by Alexander Pyles
It takes a lot for a book to horrify me. Call it desensitizing or insensitivity or just apathy, but prose does not move me to be repulsed or scared. Yet, when I went to begin Augustina Bazterrica’s TENDER IS THE FLESH (Cadaver Exquisito), the first paragraph left me speechless and frozen in horror.
We follow Marcos, and Marcos is a man broken by life and time. His wife has left him following the death of their infant son. He works in the business of slaughtering humans. This isn’t warfare though or even prison. Animals, a few decades prior, developed a virus that became lethal humans. Meat was taken off the menu. And in all of our encompassing wisdom, and because the meat industry and the government wasn’t going to just roll over and become vegetarian, posited raising humans instead. “Special meat” was born and little did anyone realize what kind of reward would be reaped from such a sour choice.
Coming back to Marcos, we follow him as he deals with the fall out of being raised in a world, where capital punishment is simply being sent to the processing plant. Where it is illegal to call the humans who are raised to be slaughtered human, instead they are referred to as “head.” Where head is hunted for sport, but prized hunts involve pregnant ones. There is even mention of “First Generation Pure,” or rather domestic head born and bred in captivity without artificial hormones or growth accelerators. Basically what we would consider grass fed, organic beef.
All of this is given in such lovely distilled, but gut wrenchingly, beautiful prose by Bazterrica. I have to commend Sarah Moses’ job as translator to give us a book that I can only guess matches the tone the English gives us. Based on the word choice and how this book maintains an intimate, yet dissociative lens throughout I have to say that it does.
While I could dwell more on the plot points, it is only the window dressing to the incredibly deep and harsh fallout of normalized cannibalism. Here’s a section where Marcos stumbles on after finding a head tied up in his sister’s kitchen:
“Off to the side on the counter top, he sees a book. His sister doesn’t have books. The title is Domestic Head: Your Guide to Death by a Thousand Cuts. There are red and brown stains in the book. He feels he might vomit. Of course, he thinks, she’s going to carve the head up slowly, serving pieces every time she hosts an event. The death-by-a-thousand-cuts thing must be some sort of trend,if all her guests are talking about it. An acteievity for the whole family, cutting up a living being in the fridge based on a thousand-year-old form of Chinese torture (195).”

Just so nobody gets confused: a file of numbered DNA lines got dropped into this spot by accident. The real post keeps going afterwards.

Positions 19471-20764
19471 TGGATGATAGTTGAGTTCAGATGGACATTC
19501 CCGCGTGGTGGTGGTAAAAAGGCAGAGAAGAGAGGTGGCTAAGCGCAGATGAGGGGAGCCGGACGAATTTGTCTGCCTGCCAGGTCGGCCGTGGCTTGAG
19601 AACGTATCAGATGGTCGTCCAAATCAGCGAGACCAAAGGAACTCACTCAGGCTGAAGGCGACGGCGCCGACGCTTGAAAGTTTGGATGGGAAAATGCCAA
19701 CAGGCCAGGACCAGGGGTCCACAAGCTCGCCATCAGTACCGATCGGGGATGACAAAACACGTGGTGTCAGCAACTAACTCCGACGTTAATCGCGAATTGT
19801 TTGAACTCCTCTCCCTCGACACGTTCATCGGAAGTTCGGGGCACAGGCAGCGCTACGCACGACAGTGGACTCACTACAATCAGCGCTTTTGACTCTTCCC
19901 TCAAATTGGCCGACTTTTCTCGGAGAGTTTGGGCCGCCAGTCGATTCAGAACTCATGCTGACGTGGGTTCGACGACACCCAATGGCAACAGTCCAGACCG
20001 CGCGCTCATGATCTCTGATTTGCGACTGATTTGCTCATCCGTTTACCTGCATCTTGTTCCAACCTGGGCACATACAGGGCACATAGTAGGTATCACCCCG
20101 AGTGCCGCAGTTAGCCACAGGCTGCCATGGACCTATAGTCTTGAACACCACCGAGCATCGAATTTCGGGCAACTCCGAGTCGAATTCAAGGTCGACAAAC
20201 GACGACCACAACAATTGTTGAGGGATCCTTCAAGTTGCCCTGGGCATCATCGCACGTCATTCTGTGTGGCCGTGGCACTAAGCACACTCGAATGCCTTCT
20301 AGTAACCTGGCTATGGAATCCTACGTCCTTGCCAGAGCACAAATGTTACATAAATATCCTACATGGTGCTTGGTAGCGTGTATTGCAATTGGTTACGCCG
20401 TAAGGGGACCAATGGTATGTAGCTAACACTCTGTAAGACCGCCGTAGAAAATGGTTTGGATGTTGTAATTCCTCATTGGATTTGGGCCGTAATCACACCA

There’s a couple things going on in this passage, but for myself the real thumb that Bazterrica places on the pulse of modern culture is that we would be so concerned with trends and appearances, even as we ate one another. Of course there would be books repurposing ways of tourture in order to make the meat more delectable or to be a source of bourgeois status.
While it is tempting to say that TENDER IS THE FLESH provides a powerful, disturbing narrative of what it is like to eat meat that thinks and feels, it is strictly this disturbing because we are eating ourselves, not because we eat beings that have been merely anthropomorphized to seem like ourselves. And given my very limited knowledge of Argentina, from where Bazterrica hails from, meat is a part of their culture. The careful carving of this analysis of meat is not an accident.
So, it is not a mistake to me that there is so much class and cultural critique here. Marcos within the first handful of pages goes to visit a tannery, where they make leather from human skin. The boss is incredibly meticulous of the product at hand and implores him multiple times to not send him damaged product. This same boss keeps all of his employees under constant surveillance.
Even, the virus itself that infected all the animals in the first place is considered more as a conspiracy, rather than fact. This in post-COVID-19 times feels maybe a little too apt, but this next passage speaks to the length humanity is willing to go to dissociate from reality. “The government, his government, decided to rebrand the product. They gave human meat the name ‘special meat.’ Instead of just ‘meat,’ now there’s ‘special tenderloin,’ ‘special cutlets,’ ‘special kidneys.’ He doesn’t call it special meat (8).” Even here Marcos is unwilling to coalesce with what his society demands of him. He chooses to still see the people as people, even if it only wears on him all the more.
This is the final point that I must take away from TENDER IS THE FLESH, which is that the meat they ate is human and no one truly forgets it. No one clearly negates that they are eating other people, even ones who are sent to the plant to be processed in some cruel mutation of the death penalty (Punative punishment seems to have taken on a social good of feeding the masses). There are individuals such as Marcos’ niece and nephew who play games guessing how their loved ones may taste in order to avoid it. They build up mental blockers in order to defend against the truth. Yet, Marcos faces this full on and does still eat meat on occasion.
There is so much more to pull on here, but in short, this slim novel has depth. I will be re-reading it once I can pick myself off the floor again after the first read. It is not for the faint of heart (or stomach). It does manage to capture a deep resonance of our current moment and one that I do not believe is going away any time soon. If nothing else, Bazterrica reminds us what it means to be human and that ultimately we need one another, but we do not eat one another in order to achieve that.
Review first appeared in TCM 8/2020